Do You Moulage?
by SimGHOSTS Board Member, Billie Paschal
Considerations for Implementing or Increasing Moulage in Your Simulation Program
I LOVE moulage and admire the handiwork of my peers and mentors. I will unashamedly call myself an experienced novice! What about you? What is your level of expertise? Is it encouraged in your program? Here are some things to ponder if you are planning to incorporate or increase the use of moulage in your program.
Healthcare Simulation Technology Specialists see examples of moulage through articles, exciting posts on social media, and during conference workshops focused on moulage. There is a definite passion for moulage and sometimes a correlation with years of experience in simulation and a theatrical background. Seeing examples of how others use moulage we begin to wonder “Should our program be doing this too?”
Healthcare Simulation requires planning encompassing scheduling space, equipment, ‘manpower’, building and testing, just to highlight a few tasks. Putting everything together is an amazing feat no matter if you are scheduling one simulation per semester, per level in a one-person show or over twenty-five thousand learner hours like my home program. It takes time, vision, flexibility and a little bit of magic. Incorporating moulage adds another level of complexity. It will change the timing needed for preparation depending on which manikin, what supplies are used, and who the learners are. Do you need to create a rash, gunshot wound, or even postpartum hemorrhage? Each of these vary greatly regarding time, supplies, re-setting, and clean up.
Your level of moulage experience will determine the time of trial and error involved. I have mentors that can “MacGyver” their way through a mass casualty event with $20 spent at a dollar store. Being an experienced novice, I have some go-to ingredients that can be used to replicate almost anything. However, I always want to “dry run” a new moulage recipe. Is the right consistency achieved in the drool? Does the bruise look fresh or too old for the scenario? Is the blood the correct color to reflect venous or arterial? Trial and error takes time, energy and sometimes money.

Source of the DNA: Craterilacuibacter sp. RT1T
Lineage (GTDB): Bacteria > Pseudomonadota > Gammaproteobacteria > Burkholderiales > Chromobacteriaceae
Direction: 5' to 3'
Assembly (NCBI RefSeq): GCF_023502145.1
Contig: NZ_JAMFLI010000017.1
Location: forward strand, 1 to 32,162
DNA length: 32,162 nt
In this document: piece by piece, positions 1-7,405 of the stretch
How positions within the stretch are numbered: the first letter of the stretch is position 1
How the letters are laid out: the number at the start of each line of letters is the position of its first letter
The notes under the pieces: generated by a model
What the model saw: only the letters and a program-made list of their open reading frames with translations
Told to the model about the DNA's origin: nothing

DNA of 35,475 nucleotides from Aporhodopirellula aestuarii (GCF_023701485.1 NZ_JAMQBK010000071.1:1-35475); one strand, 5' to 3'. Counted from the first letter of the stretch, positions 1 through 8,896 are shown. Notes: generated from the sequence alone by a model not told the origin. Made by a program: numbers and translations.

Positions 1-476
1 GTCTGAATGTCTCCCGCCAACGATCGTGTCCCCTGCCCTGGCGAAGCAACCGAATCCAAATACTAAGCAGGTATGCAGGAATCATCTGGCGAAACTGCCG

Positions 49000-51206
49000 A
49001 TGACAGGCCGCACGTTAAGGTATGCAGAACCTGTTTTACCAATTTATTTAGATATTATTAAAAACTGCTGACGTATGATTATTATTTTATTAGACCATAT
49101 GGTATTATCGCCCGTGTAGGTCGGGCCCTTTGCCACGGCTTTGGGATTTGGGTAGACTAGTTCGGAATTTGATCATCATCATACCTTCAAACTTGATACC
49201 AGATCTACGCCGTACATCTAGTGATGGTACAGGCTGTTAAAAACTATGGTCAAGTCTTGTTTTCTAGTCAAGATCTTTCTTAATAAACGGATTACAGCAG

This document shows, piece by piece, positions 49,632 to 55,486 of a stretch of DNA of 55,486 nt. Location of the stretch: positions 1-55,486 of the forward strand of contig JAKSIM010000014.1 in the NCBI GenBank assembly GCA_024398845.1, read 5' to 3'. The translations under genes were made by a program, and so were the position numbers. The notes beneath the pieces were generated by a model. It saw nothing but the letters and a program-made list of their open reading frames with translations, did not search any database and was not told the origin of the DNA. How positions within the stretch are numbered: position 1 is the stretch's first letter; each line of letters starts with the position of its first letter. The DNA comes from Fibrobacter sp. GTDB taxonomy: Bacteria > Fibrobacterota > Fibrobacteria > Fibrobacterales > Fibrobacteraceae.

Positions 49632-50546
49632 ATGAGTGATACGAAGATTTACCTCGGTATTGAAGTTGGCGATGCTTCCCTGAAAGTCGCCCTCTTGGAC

Before getting gung-ho on the moulage, PLEASE consider the warranty of your equipment. I say equipment because I have been asked to do some crazy things to beds and IV pumps. If you are unsure of the warranty status, verify it! Never do anything that could jeopardize your warranty. A standard one year is typically free but is important. If the program has invested the money for extended protection/warranty plans, it is your responsibility as the Healthcare Simulation Technology Specialist to keep it valid. Moulage is not forbidden while under warranty, but precautions should be made to prevent permanent discoloration, tearing, damaging the skin or computer components. All these items would require a substantial cost to repair.
Lastly, consider the immersion level of the participants. I recently read an article published in the BMJ STEL journal, titled, “Simulating a self-inflicted facial gunshot wound with moulage to improve perceived realism, immersion, and learning in simulation-based airway management training.” I was impressed by many things shared in the article and encourage you to take the time to read it. Their moulage took approximately three hours to create and they used an out of warranty Laerdal ALS simulator. The scenario was a self-inflicted gunshot wound that created a complicated airway. The realism of the wound and airway created an immersive scenario and the learners were surprised by the level of emotion triggered by the injury. The gaping wound created obstacles present in a facial gunshot wound allowing the learner to experience points of reference that can be translated if faced with a similar real situation. Feedback was obtained indicating the moulage in this scenario created a high level of immersion which enhanced the learning experience.
If you are the Healthcare Simulation Technology Specialist in a center that currently does not moulage but you are interested in advocating for its use in your simulations I am hopeful this blog has offered you things to ponder when considering moulage.
Santomauro, C., Host, D., Arthur, D., Alexander, M., & King, C. (2020). Simulating a self-inflicted facial gunshot wound with moulage to improve perceived realism, immersion, and learning in simulation-based airway management training. BMJ Simulation and Technology Enhanced Learning, bmjstel-2019-000492. https://doi.org/10.1136/bmjstel-2019-000492